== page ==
After all the hard work is done restoring a wood window, there is one final step: painting your window sash. Painting a window is by far the most important part of the process because it protects all the work underneath. It keeps sun, rain, dirt, insects, air and anything else from harming your window.
Without paint, glazing putty is no good after only a couple months, the sun’s UV rays begin breaking down the wood fibers of the window immediately, water will cause corrosion of your glazing points.
Without paint, your window will fail quickly. But you already know that you have to paint your windows, right? Maybe so, but there is a very specific way that historic windows should be painted to both protect their parts AND ensure smooth operation.
Here are my 5 rules for how to paint a wood window sash.
1. Don’t Paint the Sides
The sides of the sash that slide up and down in the jambs should be left bare. No primer and no paint. This may sound odd, but it has been in practice for well over 200 years. These areas are not seen or readily exposed to the elements so there is no cosmetic reason to paint them, but there is a more practical reason NOT to paint them. By leaving these areas bare you allow both rails (horizontal parts of the sash frame) and both stiles (vertical parts of the sash frame) to expel moisture.
With these sections bare, the entire sash is able to dry out if it should happen to get wet. Bare wood breathes much, much better than primed and painted wood.
In addition, these parts of the sash slide against the window jamb and if they are coated with paint (especially latex paint) they will stick and be extremely difficult to open and close. Leave it bare.
2. Don’t Paint the Bottom or Top
For the same reasons as above the top of the upper sash and bottom of the lower sash should not be primed or painted either. These parts are not visible when the window is closed and therefore not exposed to the elements. Again, this will aid in the window’s ability to dry out. Not much else to say about this, so let’s move on.
3. Use Oil-based Primer
For the best performance use an exterior oil-based primer. I prefer Kilz Complete in my shop because it is hides very well, goes on easily and sands down nicely. The sash should be primed and lightly sanded with 220-grit paper to smooth out the surface before installing the glazing putty.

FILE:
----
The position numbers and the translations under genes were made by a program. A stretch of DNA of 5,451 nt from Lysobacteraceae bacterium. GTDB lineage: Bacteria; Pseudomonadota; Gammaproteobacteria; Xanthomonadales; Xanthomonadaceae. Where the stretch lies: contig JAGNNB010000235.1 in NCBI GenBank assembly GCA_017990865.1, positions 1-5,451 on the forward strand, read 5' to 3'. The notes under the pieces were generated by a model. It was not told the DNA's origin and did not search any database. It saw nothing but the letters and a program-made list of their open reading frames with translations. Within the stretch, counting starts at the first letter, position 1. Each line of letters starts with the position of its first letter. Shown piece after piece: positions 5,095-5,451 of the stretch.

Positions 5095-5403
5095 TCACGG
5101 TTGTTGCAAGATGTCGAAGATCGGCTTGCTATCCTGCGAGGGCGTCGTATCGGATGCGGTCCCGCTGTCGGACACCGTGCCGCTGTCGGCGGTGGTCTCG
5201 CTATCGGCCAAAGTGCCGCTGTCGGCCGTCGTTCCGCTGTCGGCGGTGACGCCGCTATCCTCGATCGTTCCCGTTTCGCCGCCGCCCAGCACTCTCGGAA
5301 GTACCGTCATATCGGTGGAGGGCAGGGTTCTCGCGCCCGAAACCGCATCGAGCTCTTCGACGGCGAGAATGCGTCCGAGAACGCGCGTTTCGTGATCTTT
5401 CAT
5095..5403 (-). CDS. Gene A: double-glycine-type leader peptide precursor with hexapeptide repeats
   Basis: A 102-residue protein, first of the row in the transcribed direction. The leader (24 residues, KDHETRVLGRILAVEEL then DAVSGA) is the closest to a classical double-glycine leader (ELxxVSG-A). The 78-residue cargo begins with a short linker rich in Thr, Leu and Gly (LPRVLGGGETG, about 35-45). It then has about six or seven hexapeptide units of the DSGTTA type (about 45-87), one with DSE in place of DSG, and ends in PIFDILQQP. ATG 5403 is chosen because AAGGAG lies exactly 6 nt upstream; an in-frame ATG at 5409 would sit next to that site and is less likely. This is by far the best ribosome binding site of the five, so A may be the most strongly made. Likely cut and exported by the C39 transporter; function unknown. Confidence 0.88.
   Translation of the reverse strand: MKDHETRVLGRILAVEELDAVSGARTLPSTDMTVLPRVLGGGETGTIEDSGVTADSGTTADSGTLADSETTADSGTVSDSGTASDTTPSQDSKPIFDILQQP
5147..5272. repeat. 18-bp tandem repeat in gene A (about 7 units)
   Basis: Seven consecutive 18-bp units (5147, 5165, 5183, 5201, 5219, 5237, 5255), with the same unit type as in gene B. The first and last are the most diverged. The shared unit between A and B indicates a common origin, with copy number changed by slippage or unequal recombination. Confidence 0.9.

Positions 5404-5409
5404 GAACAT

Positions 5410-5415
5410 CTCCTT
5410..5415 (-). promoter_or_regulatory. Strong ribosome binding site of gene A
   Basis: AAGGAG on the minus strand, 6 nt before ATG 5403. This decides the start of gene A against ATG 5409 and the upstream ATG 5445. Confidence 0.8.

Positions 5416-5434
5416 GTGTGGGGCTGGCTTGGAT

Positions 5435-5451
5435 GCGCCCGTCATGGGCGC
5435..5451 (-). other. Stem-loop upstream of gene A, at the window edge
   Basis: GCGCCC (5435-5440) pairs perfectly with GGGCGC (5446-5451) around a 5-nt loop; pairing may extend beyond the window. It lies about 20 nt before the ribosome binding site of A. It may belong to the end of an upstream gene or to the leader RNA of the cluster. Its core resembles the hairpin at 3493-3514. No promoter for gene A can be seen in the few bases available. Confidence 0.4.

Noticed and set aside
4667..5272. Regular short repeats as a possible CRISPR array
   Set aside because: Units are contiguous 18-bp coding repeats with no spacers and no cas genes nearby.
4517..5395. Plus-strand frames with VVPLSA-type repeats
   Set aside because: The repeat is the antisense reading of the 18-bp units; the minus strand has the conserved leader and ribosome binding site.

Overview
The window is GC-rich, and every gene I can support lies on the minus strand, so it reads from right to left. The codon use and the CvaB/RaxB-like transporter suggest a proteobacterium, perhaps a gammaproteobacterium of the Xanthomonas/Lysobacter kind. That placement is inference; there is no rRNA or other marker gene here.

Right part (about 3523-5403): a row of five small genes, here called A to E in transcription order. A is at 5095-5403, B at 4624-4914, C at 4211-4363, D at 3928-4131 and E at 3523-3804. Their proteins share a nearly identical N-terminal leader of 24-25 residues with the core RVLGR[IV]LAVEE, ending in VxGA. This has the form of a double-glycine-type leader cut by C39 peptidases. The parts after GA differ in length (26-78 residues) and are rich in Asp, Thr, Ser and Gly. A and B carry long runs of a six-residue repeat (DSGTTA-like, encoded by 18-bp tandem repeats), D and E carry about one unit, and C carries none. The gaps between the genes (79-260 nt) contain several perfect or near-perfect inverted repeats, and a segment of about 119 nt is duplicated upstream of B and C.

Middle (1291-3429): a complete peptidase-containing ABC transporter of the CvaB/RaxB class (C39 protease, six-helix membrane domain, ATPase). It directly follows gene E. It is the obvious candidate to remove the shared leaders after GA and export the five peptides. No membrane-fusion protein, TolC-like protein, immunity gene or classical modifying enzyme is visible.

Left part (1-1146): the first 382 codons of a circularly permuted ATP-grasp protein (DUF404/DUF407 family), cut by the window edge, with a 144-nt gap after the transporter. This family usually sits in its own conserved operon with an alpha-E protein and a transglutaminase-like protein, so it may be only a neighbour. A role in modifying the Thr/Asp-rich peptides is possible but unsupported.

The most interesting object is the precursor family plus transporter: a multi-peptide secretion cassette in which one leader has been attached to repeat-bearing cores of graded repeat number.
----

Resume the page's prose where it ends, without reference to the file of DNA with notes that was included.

Use a brush and work the primer into the wood. Spraying on primer is fine, but be sure to work it in with a brush as you spray. Brushing ensures a better bond between the wood and primer than spraying alone.
4. Apply 2 Coats of Quality Paint
Whether you decide to go with oil-based paint or water-based doesn’t matter to me. The point is the get at least two coats of paint on the inside and outside. Don’t skimp on this paint either. Use a top-notch enamel paint. I prefer Sherwin-Williams Porch & Floor because it is an easy to work with water-based paint and since it is formulated for floors it gets very hard, very quickly.
The technique for painting your window sash is difficult to describe in a blog post, so I’ve put together a short video to show you how it should be done.
Check out the video below and don’t forget that you can get more videos like this by subscribing to our YouTube channel.
5. Finishing Up
Once the windows are painted let them sit aside and cure for at least a few days. This may sound pretty elementary and I’m sure you would never try to put windows with wet paint back in, right? It’s not about the windows being dry. It’s about the paint having time to cure.
Water-based and oil-based paints can take up to 30 days to fully cure. Until that time the paint is more prone to being damaged by scuffs, knicks, and water. Don’t try to wipe down new latex paint or clean it until that 30 days has passed. Otherwise, you run the risk of messing up your paint job.
Once the paint is cured, enjoy the finished product by opening those windows as much as you’d like. You deserve it!
If you have more questions about the rest of the process of restoring a wood window visit my resource page How To: Repair Old Windows
Founder & Senior Editor
I love old houses, working with my hands, and teaching others the excitment of doing it yourself! Everything is teachable if you only give it the chance.